Title: The Sex Club
Author: L.J. Sellers
Publisher: Spellbinder Press
ISBN: 978-0-9795182-0-1
No of pages: 347
Rating 4/5

When a pipe bomb explodes at a birth control clinic and then a young client is found dead in a dumpster, Kera Kollmorgan, a nurse working at the clinic begins to search for the truth on her own. Bound by client confidentiality Kera is unable to go to the police with information that she has. As she begins to uncover some new facts she finds herself becoming the target of the bomber. Detective Wade Jackson, fearing that his own daughter may be in danger, finds his investigation blocked by strong political forces at every step.

L.J. Sellers has written a fine debut mystery novel that explores religious fanaticism and its effects on the lives of various people. The characters are well developed, the plot plausible and well executed with an unexpected twist at the end. I look forward to reading more books by this talented author.

Wednesday, April 9, 2008

Review - Ice Station by Matthew Reilly

Ice Station by Matthew J. Reilly
Genre - Action/Thriller
Number of Pages - 390
ISBN - 0-312-20551-1
Rating - 3 out of 5

A group of scientists at a remote ice station in Antarctica make a startling discovery buried in a 100 million year old layer of ice. A team of divers is sent under the ice shelf to investigate. What they find has the potential to be the greatest discovery ever made- a discovery that nations would kill for. Within a few minutes the divers are brutally killed and a garbled distress call is sent out. A team of marines led by Lt. Shane Schofield is sent out to investigate. They quickly learn that in a land without borders the only law is survival.

Matthew Reilly has written an action packed page turner. The action is almost non stop and left me almost breathless. The plot with its many twists and turns kept me guessing who the bad guys were. I have to admit that this story requires suspension of belief, particularly in the area of survival in the Antarctic, but after all, it is fiction. There could have been more depth to some of the characters but over all I enjoyed the book.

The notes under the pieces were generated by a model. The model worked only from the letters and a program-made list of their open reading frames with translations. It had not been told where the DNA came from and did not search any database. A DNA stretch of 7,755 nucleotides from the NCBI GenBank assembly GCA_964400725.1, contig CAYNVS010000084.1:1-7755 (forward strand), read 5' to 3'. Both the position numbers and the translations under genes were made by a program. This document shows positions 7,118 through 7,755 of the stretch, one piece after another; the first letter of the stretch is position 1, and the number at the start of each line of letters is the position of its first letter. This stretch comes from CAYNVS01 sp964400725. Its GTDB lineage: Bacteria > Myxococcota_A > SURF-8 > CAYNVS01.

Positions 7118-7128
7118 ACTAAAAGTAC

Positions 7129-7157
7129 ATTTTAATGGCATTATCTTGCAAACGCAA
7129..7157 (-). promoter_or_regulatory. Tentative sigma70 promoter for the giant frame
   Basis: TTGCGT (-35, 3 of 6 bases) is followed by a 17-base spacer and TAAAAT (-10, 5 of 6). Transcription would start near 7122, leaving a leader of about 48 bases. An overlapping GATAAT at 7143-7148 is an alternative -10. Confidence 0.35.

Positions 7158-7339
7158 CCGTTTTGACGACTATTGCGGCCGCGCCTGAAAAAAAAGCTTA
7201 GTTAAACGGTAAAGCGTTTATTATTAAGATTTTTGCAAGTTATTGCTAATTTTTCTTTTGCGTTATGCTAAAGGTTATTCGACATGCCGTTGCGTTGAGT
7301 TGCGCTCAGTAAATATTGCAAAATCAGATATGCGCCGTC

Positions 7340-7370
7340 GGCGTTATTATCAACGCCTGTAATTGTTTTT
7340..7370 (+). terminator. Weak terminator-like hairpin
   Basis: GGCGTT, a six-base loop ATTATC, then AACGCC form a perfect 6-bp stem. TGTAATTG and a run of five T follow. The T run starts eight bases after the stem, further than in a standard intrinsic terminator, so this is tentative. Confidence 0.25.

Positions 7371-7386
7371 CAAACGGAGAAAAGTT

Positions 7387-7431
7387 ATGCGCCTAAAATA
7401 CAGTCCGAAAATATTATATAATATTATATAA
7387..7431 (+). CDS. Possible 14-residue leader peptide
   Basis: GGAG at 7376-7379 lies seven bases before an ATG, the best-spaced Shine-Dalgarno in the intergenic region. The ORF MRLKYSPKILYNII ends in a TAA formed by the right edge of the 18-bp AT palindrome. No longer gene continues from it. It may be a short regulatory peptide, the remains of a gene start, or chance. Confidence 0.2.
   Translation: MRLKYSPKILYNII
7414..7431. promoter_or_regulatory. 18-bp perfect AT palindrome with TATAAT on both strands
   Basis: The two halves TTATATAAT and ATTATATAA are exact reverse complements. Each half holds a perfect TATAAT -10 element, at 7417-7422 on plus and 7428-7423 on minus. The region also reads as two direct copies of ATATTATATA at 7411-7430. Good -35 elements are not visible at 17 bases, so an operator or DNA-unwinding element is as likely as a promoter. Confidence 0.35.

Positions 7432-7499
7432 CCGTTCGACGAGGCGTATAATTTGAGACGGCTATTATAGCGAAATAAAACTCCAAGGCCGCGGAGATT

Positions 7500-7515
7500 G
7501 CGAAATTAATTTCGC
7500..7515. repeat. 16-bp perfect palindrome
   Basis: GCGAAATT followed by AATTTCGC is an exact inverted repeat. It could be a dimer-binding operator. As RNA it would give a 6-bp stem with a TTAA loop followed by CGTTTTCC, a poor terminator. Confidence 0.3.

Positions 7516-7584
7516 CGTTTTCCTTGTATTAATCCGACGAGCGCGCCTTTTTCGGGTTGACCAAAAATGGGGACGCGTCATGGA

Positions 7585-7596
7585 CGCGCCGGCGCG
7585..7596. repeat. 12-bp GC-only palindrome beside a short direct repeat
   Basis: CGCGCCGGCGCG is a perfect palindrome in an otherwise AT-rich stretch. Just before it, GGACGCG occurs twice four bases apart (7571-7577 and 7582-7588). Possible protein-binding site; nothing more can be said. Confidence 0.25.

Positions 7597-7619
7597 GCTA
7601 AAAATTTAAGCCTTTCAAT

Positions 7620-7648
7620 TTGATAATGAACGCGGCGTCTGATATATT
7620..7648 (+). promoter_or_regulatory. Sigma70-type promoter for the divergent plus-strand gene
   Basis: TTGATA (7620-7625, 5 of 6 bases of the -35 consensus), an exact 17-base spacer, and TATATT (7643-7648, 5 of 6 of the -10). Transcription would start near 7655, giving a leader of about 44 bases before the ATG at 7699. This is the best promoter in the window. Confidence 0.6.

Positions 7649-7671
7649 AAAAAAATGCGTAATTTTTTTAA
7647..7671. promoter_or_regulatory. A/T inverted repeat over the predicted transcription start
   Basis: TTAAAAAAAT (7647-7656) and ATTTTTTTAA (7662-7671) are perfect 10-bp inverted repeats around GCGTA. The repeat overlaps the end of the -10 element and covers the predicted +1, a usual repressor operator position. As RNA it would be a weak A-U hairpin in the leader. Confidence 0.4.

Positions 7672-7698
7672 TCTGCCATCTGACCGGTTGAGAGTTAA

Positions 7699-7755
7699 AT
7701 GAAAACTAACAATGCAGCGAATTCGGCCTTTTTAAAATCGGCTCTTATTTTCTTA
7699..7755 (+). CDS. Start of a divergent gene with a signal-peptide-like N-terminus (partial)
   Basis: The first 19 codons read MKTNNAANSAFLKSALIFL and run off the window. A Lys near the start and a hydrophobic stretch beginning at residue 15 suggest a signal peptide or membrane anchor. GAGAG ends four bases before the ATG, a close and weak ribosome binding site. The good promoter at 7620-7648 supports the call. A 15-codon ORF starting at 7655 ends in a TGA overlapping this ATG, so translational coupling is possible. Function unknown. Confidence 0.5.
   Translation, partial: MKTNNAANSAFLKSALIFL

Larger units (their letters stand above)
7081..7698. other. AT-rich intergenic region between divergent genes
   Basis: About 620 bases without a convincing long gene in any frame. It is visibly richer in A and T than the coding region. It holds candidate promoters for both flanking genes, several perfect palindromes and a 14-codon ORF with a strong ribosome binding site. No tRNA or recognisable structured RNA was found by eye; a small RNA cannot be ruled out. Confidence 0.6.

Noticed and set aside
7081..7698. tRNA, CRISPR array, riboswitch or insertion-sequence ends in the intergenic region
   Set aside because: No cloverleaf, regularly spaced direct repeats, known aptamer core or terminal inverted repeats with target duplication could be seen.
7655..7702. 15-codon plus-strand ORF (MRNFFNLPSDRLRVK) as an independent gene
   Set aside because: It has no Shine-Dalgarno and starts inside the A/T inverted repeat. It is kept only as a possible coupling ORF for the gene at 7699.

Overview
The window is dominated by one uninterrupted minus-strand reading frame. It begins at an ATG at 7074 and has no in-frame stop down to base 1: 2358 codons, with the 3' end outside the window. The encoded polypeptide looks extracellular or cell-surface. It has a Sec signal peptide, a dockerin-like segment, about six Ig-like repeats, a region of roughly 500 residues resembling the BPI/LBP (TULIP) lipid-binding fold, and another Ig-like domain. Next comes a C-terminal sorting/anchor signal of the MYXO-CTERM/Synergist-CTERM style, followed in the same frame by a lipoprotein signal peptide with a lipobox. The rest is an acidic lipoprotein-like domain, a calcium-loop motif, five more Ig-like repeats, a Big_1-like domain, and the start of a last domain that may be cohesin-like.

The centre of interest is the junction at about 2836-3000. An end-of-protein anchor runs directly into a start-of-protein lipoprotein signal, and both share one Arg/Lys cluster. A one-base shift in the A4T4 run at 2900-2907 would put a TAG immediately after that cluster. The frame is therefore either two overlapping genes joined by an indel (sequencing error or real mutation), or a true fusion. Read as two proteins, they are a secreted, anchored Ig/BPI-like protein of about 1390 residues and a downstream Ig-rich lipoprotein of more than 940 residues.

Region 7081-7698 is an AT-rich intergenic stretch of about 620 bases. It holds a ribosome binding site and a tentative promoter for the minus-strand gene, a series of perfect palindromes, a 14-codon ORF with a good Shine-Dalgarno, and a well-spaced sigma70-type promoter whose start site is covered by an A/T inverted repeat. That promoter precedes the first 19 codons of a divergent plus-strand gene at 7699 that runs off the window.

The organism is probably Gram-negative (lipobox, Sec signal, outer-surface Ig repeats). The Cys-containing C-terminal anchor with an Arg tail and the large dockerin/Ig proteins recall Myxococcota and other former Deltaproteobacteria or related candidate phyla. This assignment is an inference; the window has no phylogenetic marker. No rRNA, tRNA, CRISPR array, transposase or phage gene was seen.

Saturday, April 5, 2008

Review - An Incomplete Revenge

An Incomplete Revenge by Jacqueline Winspear
Genre - Period Mystery
5th in Series
ISBN- 0805082158
Number of Pages 320
Rating 4.0 0ut of 5

I chose this book because I am already familiar with the works of Jacqueline Winspear and so I was looking forward to this fifth installment of her Maisie Dobbs series. I was not disappointed.

Maisie Dobbs, a psychologist/investigator is hired by long time benefactor James Compton to investigate reports of mysterious fires happening in Heronsdene where he wishes to purchase an estate. The towns people are closemouthed about the events and as Maisie continues to investigate she discovers that they are also closed lipped about a war time incident as well. A shady landowner and a mysterious group of gypsies add suspense and colour to the story.

Although some of the plot twists are predictable, Winspear provides a vivid description of England between the two great wars when society is experiencing great changes and challenges. She shines light on the subjects of prejudice, fear, and guilt in a way that challenges the reader to look at their own selves.

Friday, April 4, 2008

Review- Blue Heaven by C.J. Box

Blue Heaven by C.J. Box
ISBN 0312365705
Genre Suspense/ Thriller
Number of Pages 352
Non Series Novel
Rating 3.50 out of 5

Anne and William Taylor, aged 12 and 10 are on the run in the woods out side of the town of Kootenai Bay Idaho. They have just witnessed a murder and are being pursued by the killers, former police officers, who know who they are and where they live. The only hope the children have is Jess Rawlins a rancher in whose barn they hid. Jess must stay one step ahead of the killers who have joined the search party and volunteered to help with the investigation.

I chose Blue Heaven because I have read several books by C.J. Box. This is his first standalone novel. I enjoyed the book but found that his addition of extra characters in the book took away from the build up of suspense. That being said the book did move along quickly and held my interest. The theme of children in peril was handled sensitively. I recommend this book.

Review - Wild Inferno by Sandi Ault

Wild Inferno by Sandi Ault
ISBN 0425219224
Number of Pages 304 pages
Rating - 3.00 out of 5
(second in the series)

I picked this book to read because I enjoy reading about First Nations traditions and myths and in this book Sandi Ault gives us many examples of Ute and Pueblo mythology and traditions. The legends and folklore are the vehicles of learning for Ault's protagonist Jamaica Wild.